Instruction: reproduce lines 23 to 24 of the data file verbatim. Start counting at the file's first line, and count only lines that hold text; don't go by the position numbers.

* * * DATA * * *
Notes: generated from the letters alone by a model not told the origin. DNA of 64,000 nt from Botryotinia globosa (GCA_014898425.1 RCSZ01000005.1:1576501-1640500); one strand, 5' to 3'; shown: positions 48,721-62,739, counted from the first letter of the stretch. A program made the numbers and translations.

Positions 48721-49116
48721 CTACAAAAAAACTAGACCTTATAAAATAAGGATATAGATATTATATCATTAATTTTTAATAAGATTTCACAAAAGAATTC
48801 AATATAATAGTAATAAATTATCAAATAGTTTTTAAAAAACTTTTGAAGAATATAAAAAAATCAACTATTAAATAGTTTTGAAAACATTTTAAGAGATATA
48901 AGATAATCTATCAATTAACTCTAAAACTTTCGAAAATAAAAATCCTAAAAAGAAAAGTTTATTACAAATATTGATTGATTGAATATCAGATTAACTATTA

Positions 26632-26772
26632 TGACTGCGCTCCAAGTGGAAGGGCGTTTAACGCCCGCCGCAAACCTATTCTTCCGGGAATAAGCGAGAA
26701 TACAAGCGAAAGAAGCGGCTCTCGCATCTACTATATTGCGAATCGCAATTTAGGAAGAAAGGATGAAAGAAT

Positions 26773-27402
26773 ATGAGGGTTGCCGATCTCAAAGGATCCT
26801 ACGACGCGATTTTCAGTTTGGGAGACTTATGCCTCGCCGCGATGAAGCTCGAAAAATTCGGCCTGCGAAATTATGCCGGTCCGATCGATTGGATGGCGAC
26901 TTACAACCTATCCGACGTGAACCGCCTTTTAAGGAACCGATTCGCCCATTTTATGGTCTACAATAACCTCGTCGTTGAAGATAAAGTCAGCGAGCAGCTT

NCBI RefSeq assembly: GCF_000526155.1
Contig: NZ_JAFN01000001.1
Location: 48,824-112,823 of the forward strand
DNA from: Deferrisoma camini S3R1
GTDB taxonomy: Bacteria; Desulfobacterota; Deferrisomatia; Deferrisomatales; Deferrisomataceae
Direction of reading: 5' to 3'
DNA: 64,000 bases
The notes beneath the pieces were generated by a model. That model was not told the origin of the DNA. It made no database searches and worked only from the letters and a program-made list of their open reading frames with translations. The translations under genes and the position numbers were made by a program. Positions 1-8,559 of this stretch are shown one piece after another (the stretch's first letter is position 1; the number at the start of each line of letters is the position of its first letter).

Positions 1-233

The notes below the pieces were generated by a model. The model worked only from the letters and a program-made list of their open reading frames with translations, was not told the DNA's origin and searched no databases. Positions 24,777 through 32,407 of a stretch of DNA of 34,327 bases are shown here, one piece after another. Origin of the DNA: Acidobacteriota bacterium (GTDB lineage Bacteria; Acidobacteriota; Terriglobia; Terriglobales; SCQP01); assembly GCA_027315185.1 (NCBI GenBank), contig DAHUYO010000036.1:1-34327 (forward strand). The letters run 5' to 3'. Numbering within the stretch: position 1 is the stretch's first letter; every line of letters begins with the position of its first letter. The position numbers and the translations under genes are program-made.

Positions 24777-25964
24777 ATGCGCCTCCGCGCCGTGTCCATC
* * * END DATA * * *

Positions 24777-25964
24777 ATGCGCCTCCGCGCCGTGTCCATC